Mwila led Power Dynamos to Zambia's first continental club title
Fred Mwila is one of the best and most respected coaches Zambia has ever produced but this would be impossible to tell from his current lifestyle.
The 58-year-old, who led Zambia to their famous 4-0 defeat of Italy in the 1988 Olympics and Power Dynamos to the first Zambian club success in the Cup Winners' Cup, is presently jobless.
Mwila is in chronic financial health and in such poor physical condition that he is unable to walk without crutches.
"Life is tough," the Zambian told BBC Sport.
"I am injured and I am not able to walk as freely as I should and I can't find a job."
Mwila's problems began last October when the former Chipolopolo boss, who had been without a coaching role since early 2003, decided to try his luck with South African side Free State Stars.
Yet just one week before Mwila could sign a contract with the club, he was involved in a road accident.
The crash left him with two broken legs but fortunate to escape with his life, since Malawian coach Robert Banda, who was driving the car, died instantly from the collision.
Mwila, who now walks with crutches, cannot find a job because of his condition.
His discomfort is compounded by the fact that he is supposed to attend physiotherapy sessions three times a week to improve his legs, but has missed a number of sessions because he cannot afford the transport.
The coach's finances are stretched by having to pay US$200 per month on rent and provisions for his wife and six children.
Yet Mwila's current financial problems are in direct contract to the successes he has achieved in football.
The former international pioneered professional football in Zambia when he left his homeland in 1967 to spend seven years overseas.
The midfielder sandwiched two stints for Atlanta Chiefs in the American League with a year in England, where he played for Aston Villa.
Having gained a coaching badge from the prestigious Lilleshall academy in England and undertaken more courses in Germany and Brazil, Mwila has since led a number of southern African teams.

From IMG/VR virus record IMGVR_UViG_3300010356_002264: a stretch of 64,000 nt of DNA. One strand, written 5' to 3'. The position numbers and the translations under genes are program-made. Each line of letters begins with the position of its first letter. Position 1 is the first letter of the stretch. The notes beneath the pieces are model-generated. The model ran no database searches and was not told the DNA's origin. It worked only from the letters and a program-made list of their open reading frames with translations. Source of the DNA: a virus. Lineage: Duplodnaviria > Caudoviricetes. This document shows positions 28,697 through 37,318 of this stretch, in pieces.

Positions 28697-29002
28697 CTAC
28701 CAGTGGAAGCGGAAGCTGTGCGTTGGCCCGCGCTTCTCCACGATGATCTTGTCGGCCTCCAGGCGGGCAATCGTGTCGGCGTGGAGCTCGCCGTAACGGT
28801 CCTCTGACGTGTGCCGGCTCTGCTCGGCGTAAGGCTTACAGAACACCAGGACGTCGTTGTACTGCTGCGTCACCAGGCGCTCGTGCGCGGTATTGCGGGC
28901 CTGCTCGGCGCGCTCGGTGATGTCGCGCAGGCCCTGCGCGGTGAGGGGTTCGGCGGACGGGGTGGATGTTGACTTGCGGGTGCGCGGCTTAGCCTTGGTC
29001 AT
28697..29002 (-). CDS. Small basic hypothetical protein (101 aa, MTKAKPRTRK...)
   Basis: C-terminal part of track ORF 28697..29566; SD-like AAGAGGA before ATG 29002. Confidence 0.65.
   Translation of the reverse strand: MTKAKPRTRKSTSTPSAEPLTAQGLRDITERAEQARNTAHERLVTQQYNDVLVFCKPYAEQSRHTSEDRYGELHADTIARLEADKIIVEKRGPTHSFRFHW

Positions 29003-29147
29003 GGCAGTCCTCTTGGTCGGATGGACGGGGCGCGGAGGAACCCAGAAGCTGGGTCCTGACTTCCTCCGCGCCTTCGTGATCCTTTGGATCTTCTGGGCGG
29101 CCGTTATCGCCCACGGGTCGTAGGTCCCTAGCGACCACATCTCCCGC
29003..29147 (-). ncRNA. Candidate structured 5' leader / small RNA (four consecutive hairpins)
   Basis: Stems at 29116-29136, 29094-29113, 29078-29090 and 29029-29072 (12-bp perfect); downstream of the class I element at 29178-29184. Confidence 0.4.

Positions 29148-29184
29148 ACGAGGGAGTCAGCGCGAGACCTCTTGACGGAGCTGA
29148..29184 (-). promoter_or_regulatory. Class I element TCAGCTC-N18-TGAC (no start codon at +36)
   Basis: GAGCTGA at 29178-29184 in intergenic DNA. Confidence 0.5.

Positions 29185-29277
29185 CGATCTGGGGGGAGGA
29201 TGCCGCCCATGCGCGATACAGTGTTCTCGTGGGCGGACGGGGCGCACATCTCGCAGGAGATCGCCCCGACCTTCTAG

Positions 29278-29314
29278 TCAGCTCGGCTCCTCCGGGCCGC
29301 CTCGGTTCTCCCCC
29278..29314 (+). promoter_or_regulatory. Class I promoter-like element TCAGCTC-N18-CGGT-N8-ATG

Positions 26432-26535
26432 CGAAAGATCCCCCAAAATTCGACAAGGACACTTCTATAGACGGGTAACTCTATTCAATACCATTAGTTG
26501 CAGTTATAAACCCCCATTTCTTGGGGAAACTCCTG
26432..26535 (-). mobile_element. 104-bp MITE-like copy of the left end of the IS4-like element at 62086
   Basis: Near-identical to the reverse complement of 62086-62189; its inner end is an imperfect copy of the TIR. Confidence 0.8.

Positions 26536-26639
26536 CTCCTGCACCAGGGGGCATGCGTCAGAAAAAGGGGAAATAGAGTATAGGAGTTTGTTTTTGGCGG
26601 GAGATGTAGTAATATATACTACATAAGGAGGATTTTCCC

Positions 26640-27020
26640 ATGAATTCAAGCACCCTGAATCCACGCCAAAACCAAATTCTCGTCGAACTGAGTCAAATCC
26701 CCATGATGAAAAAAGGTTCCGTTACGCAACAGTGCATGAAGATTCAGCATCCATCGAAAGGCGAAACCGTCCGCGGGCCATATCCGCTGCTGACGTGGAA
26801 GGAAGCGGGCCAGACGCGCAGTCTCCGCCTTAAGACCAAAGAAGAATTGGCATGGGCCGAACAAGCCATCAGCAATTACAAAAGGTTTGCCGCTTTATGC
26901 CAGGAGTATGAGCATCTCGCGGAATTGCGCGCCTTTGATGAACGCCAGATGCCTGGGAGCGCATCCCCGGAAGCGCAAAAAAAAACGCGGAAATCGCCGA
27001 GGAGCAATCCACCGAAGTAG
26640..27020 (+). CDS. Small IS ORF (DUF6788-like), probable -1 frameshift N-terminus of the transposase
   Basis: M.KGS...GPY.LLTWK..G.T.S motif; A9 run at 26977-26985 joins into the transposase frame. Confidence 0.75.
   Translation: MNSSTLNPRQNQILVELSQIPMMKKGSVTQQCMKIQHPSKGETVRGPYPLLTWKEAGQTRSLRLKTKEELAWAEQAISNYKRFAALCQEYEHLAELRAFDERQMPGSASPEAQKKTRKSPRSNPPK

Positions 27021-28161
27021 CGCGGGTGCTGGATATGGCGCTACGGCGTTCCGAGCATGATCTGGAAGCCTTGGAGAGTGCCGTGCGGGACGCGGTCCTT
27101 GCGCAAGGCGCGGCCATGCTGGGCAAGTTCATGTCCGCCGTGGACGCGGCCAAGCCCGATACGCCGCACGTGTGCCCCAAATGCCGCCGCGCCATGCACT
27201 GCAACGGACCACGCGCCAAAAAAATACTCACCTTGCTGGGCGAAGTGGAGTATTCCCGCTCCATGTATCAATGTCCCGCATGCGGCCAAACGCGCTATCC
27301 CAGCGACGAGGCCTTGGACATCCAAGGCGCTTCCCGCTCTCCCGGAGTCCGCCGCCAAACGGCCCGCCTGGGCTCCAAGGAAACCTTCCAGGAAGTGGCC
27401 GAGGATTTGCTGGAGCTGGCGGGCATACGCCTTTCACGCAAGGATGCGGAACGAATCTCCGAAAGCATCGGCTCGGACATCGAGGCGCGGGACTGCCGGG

Mwila broke both legs in a car crash last October
In the early 1980's, he led Power Dynamos to an inaugural football league championship and the team to Zambia's first ever continental final.
Dynamos lost the 1982 Cup Winners' Cup to Egypt's Arab Contractors, but returned to the same competition in triumph eight years later when Dynamos beat Nigeria's BCC Lions 5-4 on aggregate.
So how can a man who played for the Chipolopolo in the 1974 Cup of Nations and assisted the team to the 1994 final, just a year after the devastating plane crash that wiped out a national team, be in such dire financial straits?
"A lot of people ask that but times have changed," claims Mwila who has also coached the cream of Zambian clubs.
"Even when I coached Zambia, the money we used to get was not as much as it is today.
"Most of the work we did was purely out of commitment and national service."
Mwila has also managed in Botswana and Zimbabwe but is currently relying on the Football Association of Zambia (Faz) for financial help.
"Faz has been supporting me but I can't be going there everyday," adds Mwila, whose son Fred Jr plays for Cairo giants Zamalek but is out of contact with his father.
"I can only appeal for assistance from well-wishers.
"Honestly, by going to South Africa, I thought I would get a job but I ended up being injured."